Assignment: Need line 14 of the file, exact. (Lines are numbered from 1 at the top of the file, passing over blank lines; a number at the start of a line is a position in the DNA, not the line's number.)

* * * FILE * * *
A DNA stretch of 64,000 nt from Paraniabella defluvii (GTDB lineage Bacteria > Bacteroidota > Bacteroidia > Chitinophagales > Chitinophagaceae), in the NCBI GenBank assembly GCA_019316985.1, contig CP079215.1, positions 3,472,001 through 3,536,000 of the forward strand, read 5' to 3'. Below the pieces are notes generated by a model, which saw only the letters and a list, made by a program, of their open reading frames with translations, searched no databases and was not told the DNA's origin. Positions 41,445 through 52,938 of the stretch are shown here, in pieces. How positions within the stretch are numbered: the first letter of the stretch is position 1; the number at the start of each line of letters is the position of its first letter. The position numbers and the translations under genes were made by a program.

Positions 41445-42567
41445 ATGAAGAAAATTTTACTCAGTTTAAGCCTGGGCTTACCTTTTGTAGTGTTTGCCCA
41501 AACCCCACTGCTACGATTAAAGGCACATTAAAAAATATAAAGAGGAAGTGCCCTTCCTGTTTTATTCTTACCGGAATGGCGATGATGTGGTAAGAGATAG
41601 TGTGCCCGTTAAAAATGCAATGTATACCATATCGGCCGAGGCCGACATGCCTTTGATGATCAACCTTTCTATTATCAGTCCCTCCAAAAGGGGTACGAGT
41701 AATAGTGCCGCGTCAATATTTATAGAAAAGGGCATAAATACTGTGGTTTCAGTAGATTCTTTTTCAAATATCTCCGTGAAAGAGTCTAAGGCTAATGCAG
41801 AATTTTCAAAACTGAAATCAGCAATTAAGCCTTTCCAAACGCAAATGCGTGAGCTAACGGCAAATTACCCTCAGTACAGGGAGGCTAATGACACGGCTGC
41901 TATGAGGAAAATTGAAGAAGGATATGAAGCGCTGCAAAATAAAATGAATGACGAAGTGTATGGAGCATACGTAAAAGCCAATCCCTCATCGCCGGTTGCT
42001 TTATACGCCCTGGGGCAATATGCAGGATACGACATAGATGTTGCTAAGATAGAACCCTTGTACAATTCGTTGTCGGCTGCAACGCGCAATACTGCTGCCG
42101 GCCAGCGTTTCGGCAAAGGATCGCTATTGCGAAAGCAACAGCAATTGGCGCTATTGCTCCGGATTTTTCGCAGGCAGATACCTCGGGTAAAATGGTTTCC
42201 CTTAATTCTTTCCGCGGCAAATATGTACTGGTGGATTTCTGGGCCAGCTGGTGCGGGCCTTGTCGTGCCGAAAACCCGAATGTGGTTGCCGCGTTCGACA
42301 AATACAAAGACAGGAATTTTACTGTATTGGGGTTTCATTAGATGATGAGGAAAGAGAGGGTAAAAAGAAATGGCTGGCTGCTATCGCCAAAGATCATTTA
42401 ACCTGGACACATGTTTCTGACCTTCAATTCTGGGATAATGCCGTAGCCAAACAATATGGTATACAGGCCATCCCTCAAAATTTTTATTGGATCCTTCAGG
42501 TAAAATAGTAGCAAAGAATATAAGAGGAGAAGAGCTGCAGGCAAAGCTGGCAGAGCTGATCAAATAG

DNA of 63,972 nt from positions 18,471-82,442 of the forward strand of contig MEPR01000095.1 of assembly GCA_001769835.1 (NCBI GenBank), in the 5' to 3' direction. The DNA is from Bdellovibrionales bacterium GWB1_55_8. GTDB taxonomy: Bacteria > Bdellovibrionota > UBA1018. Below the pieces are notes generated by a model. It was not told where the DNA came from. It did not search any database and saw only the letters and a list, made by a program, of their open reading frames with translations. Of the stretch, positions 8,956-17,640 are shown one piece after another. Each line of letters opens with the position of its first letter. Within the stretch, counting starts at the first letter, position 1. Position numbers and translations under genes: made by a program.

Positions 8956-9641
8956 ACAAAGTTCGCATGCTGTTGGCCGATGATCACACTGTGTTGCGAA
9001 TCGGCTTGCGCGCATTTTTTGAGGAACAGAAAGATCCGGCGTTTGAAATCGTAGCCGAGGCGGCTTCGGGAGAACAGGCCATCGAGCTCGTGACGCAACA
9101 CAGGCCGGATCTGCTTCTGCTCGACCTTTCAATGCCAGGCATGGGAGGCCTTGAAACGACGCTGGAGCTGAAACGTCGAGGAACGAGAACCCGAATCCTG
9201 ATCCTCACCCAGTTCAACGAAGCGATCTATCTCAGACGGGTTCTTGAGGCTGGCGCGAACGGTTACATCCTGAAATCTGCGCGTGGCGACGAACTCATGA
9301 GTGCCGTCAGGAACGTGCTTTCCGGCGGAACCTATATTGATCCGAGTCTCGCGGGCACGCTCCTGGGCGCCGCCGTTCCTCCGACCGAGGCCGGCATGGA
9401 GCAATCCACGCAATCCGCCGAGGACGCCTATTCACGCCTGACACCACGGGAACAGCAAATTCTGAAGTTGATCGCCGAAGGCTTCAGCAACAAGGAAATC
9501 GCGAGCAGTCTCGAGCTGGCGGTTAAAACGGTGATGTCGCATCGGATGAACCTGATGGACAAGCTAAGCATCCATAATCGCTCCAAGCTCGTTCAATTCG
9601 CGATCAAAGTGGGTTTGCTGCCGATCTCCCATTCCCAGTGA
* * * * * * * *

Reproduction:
42501 TAAAATAGTAGCAAAGAATATAAGAGGAGAAGAGCTGCAGGCAAAGCTGGCAGAGCTGATCAAATAG